Autosomal recessive nonsyndromic hearing loss is a genetically heterogeneous disorder. Here, we report a severe-to-profound sensorineural hearing loss locus, DFNB100 on chromosome 5q13.2-q23.2. Exome enrichment followed by massive parallel sequencing revealed a c.2510G>A transition variant in PPIP5K2 that segregated with DFNB100-associated hearing loss in two large apparently unrelated Pakistani families. PPIP5Ks enzymes interconvert 5-IP7 and IP8, two key members of the inositol pyrophosphate (PP-IP) cell-signaling family. Their actions at the interface of cell signaling and bioenergetic homeostasis can impact many biological processes. The c.2510G>A transition variant is predicted to substitute a highly invariant arginine residue with histidine (p.Arg837His) in the phosphatase domain of PPIP5K2. Biochemical studies revealed that the p.Arg837His variant reduces the phosphatase activity of PPIP5K2 and elevates its kinase activity. We found that in mouse inner ear, PPIP5K2 is expressed in the cochlear and vestibular sensory hair cells, supporting cells and spiral ganglion neurons. Mice homozygous for a targeted deletion of the Ppip5k2 phosphatase domain exhibit degeneration of cochlear outer hair cells and elevated hearing thresholds. Our demonstration that PPIP5K2 has a role in hearing in humans indicates that PP-IP signaling is important to hair cell maintenance and function within inner ear. Copyright 2018 Public Library of Science. All Rights Reserved.
    • Cell-based reference samples designed with specific differences in microRNA biomarkers

      Pine, P.S.; Lund, S.P.; Stass, S.A. (BioMed Central Ltd., 2018)
      Background: We demonstrate the feasibility of creating a pair of reference samples to be used as surrogates for clinical samples measured in either a research or clinical laboratory setting. The reference sample paradigm presented and evaluated here is designed to assess the capability of a measurement process to detect true differences between two biological samples. Cell-based reference samples can be created with a biomarker signature pattern designed in silico. Clinical laboratories working in regulated applications are required to participate in proficiency testing programs; research laboratories doing discovery typically do not. These reference samples can be used in proficiency tests or as process controls that allow a laboratory to evaluate and optimize its measurement systems, monitor performance over time (process drift), assess changes in protocols, reagents, and/or personnel, maintain standard operating procedures, and most importantly, provide evidence for quality results. Results: The biomarkers of interest in this study are microRNAs (miRNAs), small non-coding RNAs involved in the regulation of gene expression. Multiple lung cancer associated cell lines were determined by reverse transcription (RT)-PCR to have sufficiently different miRNA profiles to serve as components in mixture designs as reference samples. In silico models based on the component profiles were used to predict miRNA abundance ratios between two different cell line mixtures, providing target values for profiles obtained from in vitro mixtures. Two reference sample types were tested: total RNA mixed after extraction from cell lines, and intact cells mixed prior to RNA extraction. MicroRNA profiling of a pair of samples composed of extracted RNA derived from these cell lines successfully replicated the target values. Mixtures of intact cells from these lines also approximated the target values, demonstrating potential utility as mimics for clinical specimens. Both designs demonstrated their utility as reference samples for inter- or intra-laboratory testing. Conclusions: Cell-based reference samples can be created for performance assessment of a measurement process from biomolecule extraction through quantitation. Although this study focused on miRNA profiling with RT-PCR using cell lines associated with lung cancer, the paradigm demonstrated here should be extendable to genome-scale platforms and other biomolecular endpoints. Copyright 2018 The Author(s).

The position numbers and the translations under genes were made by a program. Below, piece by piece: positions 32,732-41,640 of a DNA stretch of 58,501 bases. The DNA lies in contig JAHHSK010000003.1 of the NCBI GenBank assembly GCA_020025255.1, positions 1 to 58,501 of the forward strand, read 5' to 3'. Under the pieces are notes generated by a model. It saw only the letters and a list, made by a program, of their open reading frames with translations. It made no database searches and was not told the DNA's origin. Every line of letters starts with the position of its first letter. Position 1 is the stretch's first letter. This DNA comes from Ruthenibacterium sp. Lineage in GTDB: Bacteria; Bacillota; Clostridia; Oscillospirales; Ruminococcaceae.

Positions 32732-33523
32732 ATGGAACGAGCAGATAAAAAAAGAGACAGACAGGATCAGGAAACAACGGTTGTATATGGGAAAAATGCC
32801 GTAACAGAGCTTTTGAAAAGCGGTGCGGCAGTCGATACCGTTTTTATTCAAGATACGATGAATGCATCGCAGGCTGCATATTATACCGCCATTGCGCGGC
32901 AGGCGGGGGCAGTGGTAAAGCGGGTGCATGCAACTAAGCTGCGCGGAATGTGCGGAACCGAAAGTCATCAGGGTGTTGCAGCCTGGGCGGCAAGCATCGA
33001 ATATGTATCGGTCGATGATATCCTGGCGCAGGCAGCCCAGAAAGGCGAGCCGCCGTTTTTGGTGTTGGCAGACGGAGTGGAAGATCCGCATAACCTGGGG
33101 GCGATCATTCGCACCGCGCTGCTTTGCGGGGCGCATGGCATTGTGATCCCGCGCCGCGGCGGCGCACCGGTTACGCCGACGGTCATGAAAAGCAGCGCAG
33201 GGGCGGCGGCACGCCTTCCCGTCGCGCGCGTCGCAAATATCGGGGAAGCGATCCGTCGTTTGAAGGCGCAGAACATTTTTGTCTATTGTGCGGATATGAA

• Primordial origin and diversification of plasmids in Lyme disease agent bacteria

      Casjens, S.R.; Di, L.; Akther, S. (BioMed Central Ltd., 2018)
      Background: With approximately one-third of their genomes consisting of linear and circular plasmids, the Lyme disease agent cluster of species has the most complex genomes among known bacteria. We report here a comparative analysis of plasmids in eleven Borreliella (also known as Borrelia burgdorferi sensu lato) species. Results: We sequenced the complete genomes of two B. afzelii, two B. garinii, and individual B. spielmanii, B. bissettiae, B. valaisiana and B. finlandensis isolates. These individual isolates carry between seven and sixteen plasmids, and together harbor 99 plasmids. We report here a comparative analysis of these plasmids, along with 70 additional Borreliella plasmids available in the public sequence databases. We identify only one new putative plasmid compatibility type (the 30th) among these 169 plasmid sequences, suggesting that all or nearly all such types have now been discovered. We find that the linear plasmids in the non-B. burgdorferi species have undergone the same kinds of apparently random, chaotic rearrangements mediated by non-homologous recombination that we previously discovered in B. burgdorferi. These rearrangements occurred independently in the different species lineages, and they, along with an expanded chromosomal phylogeny reported here, allow the identification of several whole plasmid transfer events among these species. Phylogenetic analyses of the plasmid partition genes show that a majority of the plasmid compatibility types arose early, most likely before separation of the Lyme agent Borreliella and relapsing fever Borrelia clades, and this, with occasional cross species plasmid transfers, has resulted in few if any species-specific or geographic region-specific Borreliella plasmid types. Conclusions: The primordial origin and persistent maintenance of the Borreliella plasmid types support their functional indispensability as well as evolutionary roles in facilitating genome diversity. The improved resolution of Borreliella plasmid phylogeny based on conserved partition-gene clusters will lead to better determination of gene orthology which is essential for prediction of biological function, and it will provide a basis for inferring detailed evolutionary mechanisms of Borreliella genomic variability including homologous gene and plasmid exchanges as well as non-homologous rearrangements. Copyright 2018 The Author(s).